When the Muslims do the same for the Koran we can then begin to trust them. Meanwhile the killings continue and the Muslim leadership is proud of the fact that they can use western laws and values as part of their weaponry.

Jun 21, 2017
As far as progressive articles like this go, in a progressive's eyes, if one disagrees with one of their beliefs one automatically becomes a denier or some sort of "Phobe".

Jun 21, 2017
Every time a progressive liberal apologises for Islamist atrocities or draws moral equivalencies between them and "far right" responses to them (there's currently no evidence the Finsbury Park attacker had any political affiliations or previously harboured any extreme or racist sympathies).. another thousand people are driven, in desperation, another step towards the right.

The rise of the right is an inevitable response to the platitudes and wilful ignorance of the left and liberal elites, and i predicted it over 20 years ago. After every terror attack, our leaders would come out and insist that "Islam means peace". Almost every media outlet still mis-translates "Allahu akbar" as "God is great". These universally recognised examples barely scratch the surface of the pathological ineptitudes of the virtue-signaling great and good whose creed is far and away the single most potent driver of rising "far-right" tensions.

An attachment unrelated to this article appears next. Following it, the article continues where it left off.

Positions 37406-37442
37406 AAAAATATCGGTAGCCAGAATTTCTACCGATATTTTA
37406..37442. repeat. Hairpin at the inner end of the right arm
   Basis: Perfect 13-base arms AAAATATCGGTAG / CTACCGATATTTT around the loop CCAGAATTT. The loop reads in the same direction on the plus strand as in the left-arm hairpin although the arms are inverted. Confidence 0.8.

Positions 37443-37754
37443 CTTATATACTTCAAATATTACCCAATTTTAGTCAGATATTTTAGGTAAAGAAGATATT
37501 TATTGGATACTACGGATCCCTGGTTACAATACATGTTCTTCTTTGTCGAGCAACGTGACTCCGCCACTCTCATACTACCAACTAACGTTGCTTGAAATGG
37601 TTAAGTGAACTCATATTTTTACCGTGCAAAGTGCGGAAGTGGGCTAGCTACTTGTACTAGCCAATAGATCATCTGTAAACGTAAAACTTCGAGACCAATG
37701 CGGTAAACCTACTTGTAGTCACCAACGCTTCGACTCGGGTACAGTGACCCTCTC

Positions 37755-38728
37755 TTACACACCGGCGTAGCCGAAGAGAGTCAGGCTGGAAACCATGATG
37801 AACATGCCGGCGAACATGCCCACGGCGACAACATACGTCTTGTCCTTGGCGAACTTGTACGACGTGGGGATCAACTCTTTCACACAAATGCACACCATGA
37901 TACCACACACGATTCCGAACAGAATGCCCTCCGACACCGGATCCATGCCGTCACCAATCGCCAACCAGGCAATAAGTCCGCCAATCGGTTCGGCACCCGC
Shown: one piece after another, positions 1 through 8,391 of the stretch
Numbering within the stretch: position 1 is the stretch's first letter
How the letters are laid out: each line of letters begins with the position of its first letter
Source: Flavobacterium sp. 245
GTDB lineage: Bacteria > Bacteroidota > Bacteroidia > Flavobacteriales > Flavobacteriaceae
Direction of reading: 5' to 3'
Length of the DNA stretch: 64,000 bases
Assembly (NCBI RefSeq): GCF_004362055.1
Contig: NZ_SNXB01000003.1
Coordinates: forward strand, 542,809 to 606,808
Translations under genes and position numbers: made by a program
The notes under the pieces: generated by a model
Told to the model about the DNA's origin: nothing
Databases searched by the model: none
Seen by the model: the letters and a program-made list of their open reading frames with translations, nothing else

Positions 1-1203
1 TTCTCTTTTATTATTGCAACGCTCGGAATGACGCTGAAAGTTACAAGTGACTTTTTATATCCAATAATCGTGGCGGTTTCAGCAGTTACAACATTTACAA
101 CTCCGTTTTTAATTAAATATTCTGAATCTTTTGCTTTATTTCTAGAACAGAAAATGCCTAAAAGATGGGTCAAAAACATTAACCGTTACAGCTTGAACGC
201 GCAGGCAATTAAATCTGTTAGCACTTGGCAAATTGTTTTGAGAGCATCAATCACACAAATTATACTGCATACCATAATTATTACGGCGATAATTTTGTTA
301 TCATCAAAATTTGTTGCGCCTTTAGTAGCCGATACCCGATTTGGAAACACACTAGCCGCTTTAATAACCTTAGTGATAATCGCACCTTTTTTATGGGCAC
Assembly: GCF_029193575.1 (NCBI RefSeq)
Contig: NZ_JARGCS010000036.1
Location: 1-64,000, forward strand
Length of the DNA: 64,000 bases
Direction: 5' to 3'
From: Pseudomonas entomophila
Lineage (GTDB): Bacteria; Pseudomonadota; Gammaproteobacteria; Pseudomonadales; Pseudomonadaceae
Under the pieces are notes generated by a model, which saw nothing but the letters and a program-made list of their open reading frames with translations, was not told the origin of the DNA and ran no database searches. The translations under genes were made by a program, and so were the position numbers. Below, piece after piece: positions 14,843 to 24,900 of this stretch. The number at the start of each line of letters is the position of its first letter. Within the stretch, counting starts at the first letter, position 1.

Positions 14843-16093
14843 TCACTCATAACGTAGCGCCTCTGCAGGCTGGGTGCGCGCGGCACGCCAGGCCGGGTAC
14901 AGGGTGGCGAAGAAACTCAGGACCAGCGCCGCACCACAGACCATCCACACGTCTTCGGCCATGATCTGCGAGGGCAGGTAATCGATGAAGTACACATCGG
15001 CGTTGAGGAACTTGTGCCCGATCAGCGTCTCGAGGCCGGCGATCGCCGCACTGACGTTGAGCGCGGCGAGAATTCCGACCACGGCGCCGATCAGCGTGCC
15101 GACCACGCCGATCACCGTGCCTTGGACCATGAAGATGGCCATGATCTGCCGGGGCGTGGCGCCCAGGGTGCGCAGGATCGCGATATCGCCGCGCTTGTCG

Jun 21, 2017
As far as progressive articles like this go, in a progressive's eyes, if one disagrees with one of their beliefs one automatically becomes a denier or some sort of "Phobe".


Exactly - these self-proclaimed "anti-racist" pundits are essentially the principal recruiters and motivators of the people they condemn as "racists".

Obama insisted that naming the terror ideology wasn't going to stop it - which of course is true, but more disingenuous than helpful, since it arguably drove thousands more people towards the right, and someone who WOULD call a spade a spade (even if he wouldn't know which end of one to dig with).

Jun 21, 2017
The biggest most high-profile sponsors and recruiters for the far right in British media right now aren't Tommy Robinson or Paul Golding and Jada Fransen, but rather the BBC, The Guardian, Piers Morgan and James O'Brien on LBC, et al.. The popularity of the former are merely the direct, inevitable response to the vacuous pusillanimity of the latter.